At great sacrifice to themselves, the women code breakers fought a battle in the war that many people never knew about. The stress, and just the shear gravity of the situation wore of the women. Some later had to seek psychiatric help, and some had nervous breakdowns, still they kept their secrets, lest their services were ever needed again. They kept them in case they ever had to be used again. They kept them because they had orders, and they would follow their orders no matter what. The work had been tedious, and sometimes codes took a long time to crack, but the determined women stuck it out, although most would never be thanked for their hard work. It didn’t matter. Their work was vital, and they were saving lives. That would have to be enough to carry them through the rest of their lives.

Most people, men anyway, think that it is only women who are fashion conscious to a fault. While many women are very fashion conscious, so are many men, and the fashions that some of the men wore can be just as dangerous. When fashion consists of the wearing of articles of clothing or accessories that have the ability to cause death or injury, we are in danger of sacrificing too much in the name of fashion.

Some fashions do no harm, but looking back on them, we can see just how silly they looked. Nevertheless, powdered wigs were in fashion for men in several different centuries. Long hair was considered a show of status, for both men and women over the years. In ancient Greece, long male hair was a symbol of wealth and power, while a shaven head was appropriate for a slave. The problem occurred when the person, usually the men, but women too, had thinning hair. If their social status depended on that hair, they would need a way to fix the problem when it did not exist. The powdered wig helped with that, and some men wore their wigs in very elaborate styles. In the 1760s, aristocratic British men donned large wigs with a small hat or feather at the top. The young men who took up this fashion trend reportedly brought it back from their “Grand Tour” across Continental Europe in which they intended to “deepen cultural knowledge.” The style is, in fact, named after the Italian pasta dish…macaroni, signifying sophistication and worldliness. It is here that we get the song many of us have wondered about called, “Yankee Doodle,” the lyrics of which pointed out that the feather on top was supposedly called macaroni.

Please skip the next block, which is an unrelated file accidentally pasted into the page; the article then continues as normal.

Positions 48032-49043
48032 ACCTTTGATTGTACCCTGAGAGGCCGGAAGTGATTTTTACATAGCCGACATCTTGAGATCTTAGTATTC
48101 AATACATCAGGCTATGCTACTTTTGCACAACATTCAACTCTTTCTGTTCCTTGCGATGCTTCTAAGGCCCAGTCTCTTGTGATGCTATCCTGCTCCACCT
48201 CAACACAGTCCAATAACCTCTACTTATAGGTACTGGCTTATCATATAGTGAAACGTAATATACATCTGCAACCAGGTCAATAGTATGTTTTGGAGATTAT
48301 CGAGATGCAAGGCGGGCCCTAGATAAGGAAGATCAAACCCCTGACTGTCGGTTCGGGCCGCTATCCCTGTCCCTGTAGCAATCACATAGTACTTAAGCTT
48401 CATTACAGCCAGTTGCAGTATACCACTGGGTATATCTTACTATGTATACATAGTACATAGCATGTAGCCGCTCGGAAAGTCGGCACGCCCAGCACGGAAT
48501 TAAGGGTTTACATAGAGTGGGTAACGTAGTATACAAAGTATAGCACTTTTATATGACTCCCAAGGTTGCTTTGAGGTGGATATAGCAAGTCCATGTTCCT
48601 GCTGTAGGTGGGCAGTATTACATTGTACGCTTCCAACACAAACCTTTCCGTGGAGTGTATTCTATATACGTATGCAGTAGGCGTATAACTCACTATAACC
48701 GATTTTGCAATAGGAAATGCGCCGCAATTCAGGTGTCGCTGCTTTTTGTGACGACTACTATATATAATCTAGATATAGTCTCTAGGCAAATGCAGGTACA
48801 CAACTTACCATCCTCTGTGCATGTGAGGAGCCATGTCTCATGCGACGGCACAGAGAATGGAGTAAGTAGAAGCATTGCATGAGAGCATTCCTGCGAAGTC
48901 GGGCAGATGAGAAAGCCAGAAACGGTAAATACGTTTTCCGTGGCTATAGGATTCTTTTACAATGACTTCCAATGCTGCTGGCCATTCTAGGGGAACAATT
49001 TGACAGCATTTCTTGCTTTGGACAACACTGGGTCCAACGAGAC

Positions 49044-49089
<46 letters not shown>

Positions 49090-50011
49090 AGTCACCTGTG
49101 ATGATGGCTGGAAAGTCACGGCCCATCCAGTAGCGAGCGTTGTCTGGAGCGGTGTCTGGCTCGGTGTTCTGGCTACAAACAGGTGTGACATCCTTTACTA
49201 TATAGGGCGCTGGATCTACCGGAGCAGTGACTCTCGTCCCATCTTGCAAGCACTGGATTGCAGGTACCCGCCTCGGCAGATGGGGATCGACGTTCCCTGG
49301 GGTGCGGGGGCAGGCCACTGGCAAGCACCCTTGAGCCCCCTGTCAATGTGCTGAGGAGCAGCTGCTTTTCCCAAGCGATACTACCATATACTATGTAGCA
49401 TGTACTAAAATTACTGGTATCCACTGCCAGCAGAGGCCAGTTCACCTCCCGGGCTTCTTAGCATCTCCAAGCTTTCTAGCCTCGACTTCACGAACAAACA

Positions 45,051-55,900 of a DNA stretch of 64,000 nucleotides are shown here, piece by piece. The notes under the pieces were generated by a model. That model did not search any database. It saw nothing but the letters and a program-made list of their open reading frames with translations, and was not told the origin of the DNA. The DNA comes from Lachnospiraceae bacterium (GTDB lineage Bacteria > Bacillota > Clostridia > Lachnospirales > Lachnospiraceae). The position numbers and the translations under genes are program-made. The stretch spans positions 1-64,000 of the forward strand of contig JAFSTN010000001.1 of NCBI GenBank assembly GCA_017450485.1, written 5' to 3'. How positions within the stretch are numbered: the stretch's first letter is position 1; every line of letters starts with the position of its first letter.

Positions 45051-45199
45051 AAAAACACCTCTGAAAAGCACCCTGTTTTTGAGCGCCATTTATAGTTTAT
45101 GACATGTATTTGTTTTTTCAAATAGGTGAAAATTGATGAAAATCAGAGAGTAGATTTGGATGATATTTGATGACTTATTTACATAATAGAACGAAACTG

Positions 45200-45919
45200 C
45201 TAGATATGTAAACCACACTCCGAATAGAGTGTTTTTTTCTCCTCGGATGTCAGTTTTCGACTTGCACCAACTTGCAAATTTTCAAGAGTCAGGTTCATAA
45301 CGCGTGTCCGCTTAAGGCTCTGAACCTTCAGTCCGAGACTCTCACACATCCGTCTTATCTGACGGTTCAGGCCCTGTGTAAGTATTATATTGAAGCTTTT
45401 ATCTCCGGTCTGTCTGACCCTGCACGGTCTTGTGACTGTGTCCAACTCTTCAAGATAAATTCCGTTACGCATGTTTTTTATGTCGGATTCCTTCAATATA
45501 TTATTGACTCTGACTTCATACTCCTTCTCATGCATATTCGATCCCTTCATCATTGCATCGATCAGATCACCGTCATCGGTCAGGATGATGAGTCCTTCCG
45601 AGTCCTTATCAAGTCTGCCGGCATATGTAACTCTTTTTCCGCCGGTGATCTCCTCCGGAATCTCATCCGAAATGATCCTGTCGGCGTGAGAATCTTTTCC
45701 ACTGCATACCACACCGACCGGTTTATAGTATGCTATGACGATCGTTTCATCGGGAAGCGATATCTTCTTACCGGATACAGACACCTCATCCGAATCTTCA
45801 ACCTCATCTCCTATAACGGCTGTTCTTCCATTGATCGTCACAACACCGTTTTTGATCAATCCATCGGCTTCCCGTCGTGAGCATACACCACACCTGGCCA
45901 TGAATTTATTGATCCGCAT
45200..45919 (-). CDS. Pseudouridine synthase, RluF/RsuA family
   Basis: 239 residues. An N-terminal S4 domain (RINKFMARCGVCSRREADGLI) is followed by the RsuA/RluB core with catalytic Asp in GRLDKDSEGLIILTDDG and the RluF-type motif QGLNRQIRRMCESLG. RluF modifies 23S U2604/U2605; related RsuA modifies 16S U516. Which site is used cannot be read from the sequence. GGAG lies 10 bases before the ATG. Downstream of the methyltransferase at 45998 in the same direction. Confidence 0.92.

The shoes of the men have taken some strange turns as well. Known as the Poulaine, this super long shoe reigned supreme with men across Europe in the late 14th century. The shoes, called Crakow were named after Krákow, Poland because they were introduced to England by the Polish nobles. Once the shoes were seen at court, they became all the rage…even though the shoes were six to twenty four inches long. I’m sure you are thinking to yourself, “Who would be crazy enough to wear these?” Well, I’ll tell you that current styles (or maybe just a year or so in the past) saw women, and men too, wearing shoes that had an extra long pointed toe, so it isn’t just an oddity of 14th century Britain. The shoes were a quick indicator of social status…the longer the shoe, the higher the wearer’s station. Some of these shoes were so long that chains were sometimes strung from the toe of the Crakow to the knee to allow the wearer to walk. Other times the toes were stuffed with material for the same reason, making the toes stiff. The strange shoes were considered ridiculous, vain, and dangerous by many conservatives and church leaders, who called them “devil’s fingers.”

In the 19th century, men began wearing detachable collars, that were heavily starched until they were quite stiff. While the collars didn’t look all that odd, they could be deadly. Because they were so heavily starched, taken to the extreme of the collar being nearly unbendable, and because they were attached with a singular or pair of studs, the collar could slowly asphyxiate a man, if he fell asleep or passed out while drinking. It had a similar effect to a cord being wrapped tightly around the poor man’s neck. Another dangerous aspect of the collar was its pointed corners. A Saint Louis man, wearing one of these collars, tripped in the street and the pointed corners of the collar jabbed into this throat, “making two ugly gashes.” If the gash happened to be in the vicinity of the Jugular vein, death could come quite quickly. These collars were so lethal, in fact, that they were known as “the father killer.” I can only imagine how many women and children pleaded with their husbands or fathers not to wear the collar, which maybe should have been called the choker.